NCEA, the largest private professional education organization in the world, provides leadership, direction and service to its members through a variety of professional development activities that support whatever teaching and learning activities the individual school chooses implement.
Here’s the text of the letter:
DIOCESE OF MADISON
BISHOP O’CONNOR CATHOLIC PASTORAL CENTER
Dear Friends in Christ,
“Let the same mind be in you that was in Christ Jesus.” (Ephesians 2:5)
Our Catholic schools are great treasures, both of the Church, and of our society. Many of our Catholic schools have been assisting parents in the education and formation of their children for well over 100 years, allowing generations of children to receive the extraordinary benefit of a Catholic education. During this time, our schools have operated from the foundation of Gospel values and the proposition that every person is a unique individual, created and loved by God who calls us to fulfill our humanity by perfecting our God given talents and skills that we may come to know and love God, transform our world through lives of heroic virtue, and merit life in Heaven with Christ for all eternity.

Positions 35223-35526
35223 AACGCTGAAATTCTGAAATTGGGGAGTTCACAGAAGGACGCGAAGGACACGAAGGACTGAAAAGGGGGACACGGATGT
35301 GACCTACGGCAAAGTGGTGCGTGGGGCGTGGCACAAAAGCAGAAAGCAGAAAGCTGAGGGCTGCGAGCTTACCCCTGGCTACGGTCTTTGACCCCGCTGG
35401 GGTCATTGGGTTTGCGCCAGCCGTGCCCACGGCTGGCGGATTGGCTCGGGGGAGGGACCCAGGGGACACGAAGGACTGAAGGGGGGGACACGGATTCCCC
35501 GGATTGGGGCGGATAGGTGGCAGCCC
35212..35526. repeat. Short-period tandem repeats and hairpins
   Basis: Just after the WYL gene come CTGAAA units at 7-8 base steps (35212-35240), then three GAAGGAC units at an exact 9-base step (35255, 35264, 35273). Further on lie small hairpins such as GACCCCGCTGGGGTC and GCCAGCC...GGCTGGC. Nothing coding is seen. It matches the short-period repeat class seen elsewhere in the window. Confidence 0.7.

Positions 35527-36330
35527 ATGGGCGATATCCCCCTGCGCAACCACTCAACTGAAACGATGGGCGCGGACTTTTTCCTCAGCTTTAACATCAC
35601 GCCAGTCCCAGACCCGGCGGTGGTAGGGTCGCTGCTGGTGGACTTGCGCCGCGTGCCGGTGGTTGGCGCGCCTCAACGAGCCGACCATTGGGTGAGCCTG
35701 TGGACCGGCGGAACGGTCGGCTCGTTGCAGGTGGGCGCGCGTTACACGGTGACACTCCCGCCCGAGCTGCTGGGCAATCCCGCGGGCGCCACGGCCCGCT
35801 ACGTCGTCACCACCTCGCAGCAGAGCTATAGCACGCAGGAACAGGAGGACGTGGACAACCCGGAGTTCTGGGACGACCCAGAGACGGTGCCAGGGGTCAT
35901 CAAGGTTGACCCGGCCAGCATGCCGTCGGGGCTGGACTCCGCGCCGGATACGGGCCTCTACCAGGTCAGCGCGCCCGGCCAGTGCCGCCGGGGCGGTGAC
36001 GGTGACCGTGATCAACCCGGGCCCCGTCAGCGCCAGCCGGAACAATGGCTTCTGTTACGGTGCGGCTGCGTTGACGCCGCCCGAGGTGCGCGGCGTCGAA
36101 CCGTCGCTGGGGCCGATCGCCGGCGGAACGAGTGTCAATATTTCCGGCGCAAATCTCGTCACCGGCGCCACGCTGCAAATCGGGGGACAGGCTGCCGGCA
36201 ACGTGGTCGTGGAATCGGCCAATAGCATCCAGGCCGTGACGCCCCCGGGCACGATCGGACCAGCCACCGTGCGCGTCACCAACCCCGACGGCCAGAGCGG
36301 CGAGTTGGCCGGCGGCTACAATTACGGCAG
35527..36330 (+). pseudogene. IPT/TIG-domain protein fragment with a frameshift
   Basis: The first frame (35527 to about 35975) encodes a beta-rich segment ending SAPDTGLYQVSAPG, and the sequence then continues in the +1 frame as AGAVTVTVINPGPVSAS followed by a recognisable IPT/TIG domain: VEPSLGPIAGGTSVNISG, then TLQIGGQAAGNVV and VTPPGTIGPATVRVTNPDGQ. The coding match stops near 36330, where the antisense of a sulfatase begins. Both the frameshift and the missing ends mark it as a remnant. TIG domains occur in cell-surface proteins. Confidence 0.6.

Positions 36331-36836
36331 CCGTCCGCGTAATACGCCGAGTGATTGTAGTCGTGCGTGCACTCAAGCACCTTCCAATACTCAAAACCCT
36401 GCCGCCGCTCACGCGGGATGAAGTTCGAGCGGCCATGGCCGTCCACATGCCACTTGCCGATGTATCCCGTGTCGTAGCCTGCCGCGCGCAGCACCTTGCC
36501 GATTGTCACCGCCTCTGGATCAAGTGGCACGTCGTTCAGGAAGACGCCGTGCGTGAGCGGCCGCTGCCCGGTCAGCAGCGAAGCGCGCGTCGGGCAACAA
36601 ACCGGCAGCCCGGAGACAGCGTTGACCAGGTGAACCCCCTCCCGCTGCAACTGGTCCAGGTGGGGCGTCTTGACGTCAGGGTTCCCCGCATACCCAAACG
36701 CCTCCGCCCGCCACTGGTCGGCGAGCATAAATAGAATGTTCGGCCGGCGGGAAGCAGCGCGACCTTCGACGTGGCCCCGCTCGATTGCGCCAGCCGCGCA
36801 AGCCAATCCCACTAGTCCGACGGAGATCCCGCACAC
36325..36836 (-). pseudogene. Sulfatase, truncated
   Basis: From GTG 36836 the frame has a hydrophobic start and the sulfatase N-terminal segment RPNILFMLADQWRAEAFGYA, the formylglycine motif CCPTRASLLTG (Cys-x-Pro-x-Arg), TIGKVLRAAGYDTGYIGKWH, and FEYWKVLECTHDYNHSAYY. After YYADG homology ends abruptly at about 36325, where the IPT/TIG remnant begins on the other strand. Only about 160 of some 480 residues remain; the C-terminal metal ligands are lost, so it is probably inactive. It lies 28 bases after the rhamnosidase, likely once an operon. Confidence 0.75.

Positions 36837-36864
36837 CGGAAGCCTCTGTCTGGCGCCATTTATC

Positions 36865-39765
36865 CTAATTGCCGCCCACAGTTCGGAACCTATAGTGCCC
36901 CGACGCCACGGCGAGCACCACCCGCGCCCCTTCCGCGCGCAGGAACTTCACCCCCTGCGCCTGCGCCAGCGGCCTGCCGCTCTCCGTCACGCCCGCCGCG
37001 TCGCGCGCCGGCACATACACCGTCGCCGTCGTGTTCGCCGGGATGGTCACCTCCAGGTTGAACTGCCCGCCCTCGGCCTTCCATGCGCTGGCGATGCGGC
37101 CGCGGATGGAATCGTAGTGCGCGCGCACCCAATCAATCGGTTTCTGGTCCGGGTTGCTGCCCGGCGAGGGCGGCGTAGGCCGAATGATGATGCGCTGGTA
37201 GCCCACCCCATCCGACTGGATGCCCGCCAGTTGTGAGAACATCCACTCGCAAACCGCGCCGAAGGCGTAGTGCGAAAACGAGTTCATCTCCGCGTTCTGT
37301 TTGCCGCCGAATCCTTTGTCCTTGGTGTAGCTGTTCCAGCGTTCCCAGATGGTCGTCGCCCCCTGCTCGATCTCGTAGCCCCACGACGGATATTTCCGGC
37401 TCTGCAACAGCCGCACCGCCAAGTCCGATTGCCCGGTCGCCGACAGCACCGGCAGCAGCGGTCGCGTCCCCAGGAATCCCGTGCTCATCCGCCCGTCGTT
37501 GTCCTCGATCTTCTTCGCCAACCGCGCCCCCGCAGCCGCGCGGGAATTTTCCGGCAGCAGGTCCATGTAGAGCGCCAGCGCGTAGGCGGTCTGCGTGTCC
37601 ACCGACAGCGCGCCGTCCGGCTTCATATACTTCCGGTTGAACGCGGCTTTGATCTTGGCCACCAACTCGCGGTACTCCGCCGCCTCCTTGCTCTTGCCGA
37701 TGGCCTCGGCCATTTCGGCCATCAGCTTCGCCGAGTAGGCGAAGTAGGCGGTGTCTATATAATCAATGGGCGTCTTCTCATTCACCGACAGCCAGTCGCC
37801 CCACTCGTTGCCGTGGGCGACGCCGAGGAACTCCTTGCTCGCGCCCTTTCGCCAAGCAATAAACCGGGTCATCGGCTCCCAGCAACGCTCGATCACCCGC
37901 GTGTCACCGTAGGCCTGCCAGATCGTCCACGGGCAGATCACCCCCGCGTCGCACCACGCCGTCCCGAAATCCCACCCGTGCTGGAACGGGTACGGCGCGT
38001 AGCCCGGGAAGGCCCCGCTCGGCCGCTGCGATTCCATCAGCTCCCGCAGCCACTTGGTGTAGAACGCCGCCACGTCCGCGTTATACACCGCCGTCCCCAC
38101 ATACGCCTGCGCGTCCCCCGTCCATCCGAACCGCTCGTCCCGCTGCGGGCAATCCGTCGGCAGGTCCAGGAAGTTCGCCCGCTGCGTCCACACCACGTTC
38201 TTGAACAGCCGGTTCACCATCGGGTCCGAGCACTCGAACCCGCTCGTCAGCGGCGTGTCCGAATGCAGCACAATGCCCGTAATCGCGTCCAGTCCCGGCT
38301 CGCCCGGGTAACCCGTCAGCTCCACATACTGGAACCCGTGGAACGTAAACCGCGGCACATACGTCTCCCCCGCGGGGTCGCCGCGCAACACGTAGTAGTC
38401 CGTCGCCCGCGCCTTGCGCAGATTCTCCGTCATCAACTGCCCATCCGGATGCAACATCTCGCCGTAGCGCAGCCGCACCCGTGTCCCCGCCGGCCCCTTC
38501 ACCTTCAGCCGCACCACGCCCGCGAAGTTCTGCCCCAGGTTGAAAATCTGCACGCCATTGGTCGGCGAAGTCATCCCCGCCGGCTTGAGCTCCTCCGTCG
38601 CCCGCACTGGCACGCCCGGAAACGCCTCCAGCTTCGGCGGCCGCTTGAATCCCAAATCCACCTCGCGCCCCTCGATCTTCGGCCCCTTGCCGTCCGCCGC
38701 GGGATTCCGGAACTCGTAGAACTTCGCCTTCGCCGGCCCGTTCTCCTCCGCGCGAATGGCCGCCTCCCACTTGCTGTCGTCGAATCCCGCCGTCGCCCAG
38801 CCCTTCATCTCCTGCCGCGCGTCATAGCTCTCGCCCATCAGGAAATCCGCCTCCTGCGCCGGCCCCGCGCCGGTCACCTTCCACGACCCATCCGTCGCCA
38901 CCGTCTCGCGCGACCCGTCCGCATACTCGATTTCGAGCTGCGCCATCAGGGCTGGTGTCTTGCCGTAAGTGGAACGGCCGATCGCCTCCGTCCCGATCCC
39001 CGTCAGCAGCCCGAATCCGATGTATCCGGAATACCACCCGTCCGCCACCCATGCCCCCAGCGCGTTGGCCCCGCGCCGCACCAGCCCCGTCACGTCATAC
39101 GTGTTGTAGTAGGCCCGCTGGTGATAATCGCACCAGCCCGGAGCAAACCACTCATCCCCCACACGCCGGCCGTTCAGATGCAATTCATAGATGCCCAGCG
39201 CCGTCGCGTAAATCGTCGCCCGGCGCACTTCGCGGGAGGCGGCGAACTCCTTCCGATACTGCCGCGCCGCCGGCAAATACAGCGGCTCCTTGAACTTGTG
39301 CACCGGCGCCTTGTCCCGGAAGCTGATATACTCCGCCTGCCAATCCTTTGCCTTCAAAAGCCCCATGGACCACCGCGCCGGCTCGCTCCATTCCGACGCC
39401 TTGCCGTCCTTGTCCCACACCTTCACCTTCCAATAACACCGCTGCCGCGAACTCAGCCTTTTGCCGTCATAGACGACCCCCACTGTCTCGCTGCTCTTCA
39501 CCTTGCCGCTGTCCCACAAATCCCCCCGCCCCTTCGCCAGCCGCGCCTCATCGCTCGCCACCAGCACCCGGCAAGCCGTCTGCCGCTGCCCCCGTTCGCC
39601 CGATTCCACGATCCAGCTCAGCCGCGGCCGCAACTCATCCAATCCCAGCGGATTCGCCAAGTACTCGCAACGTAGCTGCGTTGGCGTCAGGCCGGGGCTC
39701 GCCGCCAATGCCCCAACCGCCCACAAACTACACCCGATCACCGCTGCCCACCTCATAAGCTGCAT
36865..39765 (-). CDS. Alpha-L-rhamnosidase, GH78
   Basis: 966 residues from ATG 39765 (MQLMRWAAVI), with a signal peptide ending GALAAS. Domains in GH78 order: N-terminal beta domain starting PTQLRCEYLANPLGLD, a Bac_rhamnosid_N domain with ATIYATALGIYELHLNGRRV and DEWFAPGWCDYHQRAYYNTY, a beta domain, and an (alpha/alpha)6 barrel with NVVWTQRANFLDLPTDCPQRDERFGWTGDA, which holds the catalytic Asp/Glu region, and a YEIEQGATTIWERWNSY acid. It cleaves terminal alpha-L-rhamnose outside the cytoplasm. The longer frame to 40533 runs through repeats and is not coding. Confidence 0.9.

This has always been the goal of Catholic education, to lead our students to the Truth that is Christ. As all creation comes from Christ, this Truth encompasses all facets of the natural world and the human condition – art, history, science, mathematics, music, theology, philosophy – all academic disciplines, as well as values, morality, right, wrong, good, evil, justice, peace, wisdom etc. Catholic schools are unique because they aim to educate the whole person, mind, body, and soul that students may come to know God, know themselves, and know Christ, that they may discern His will for their lives.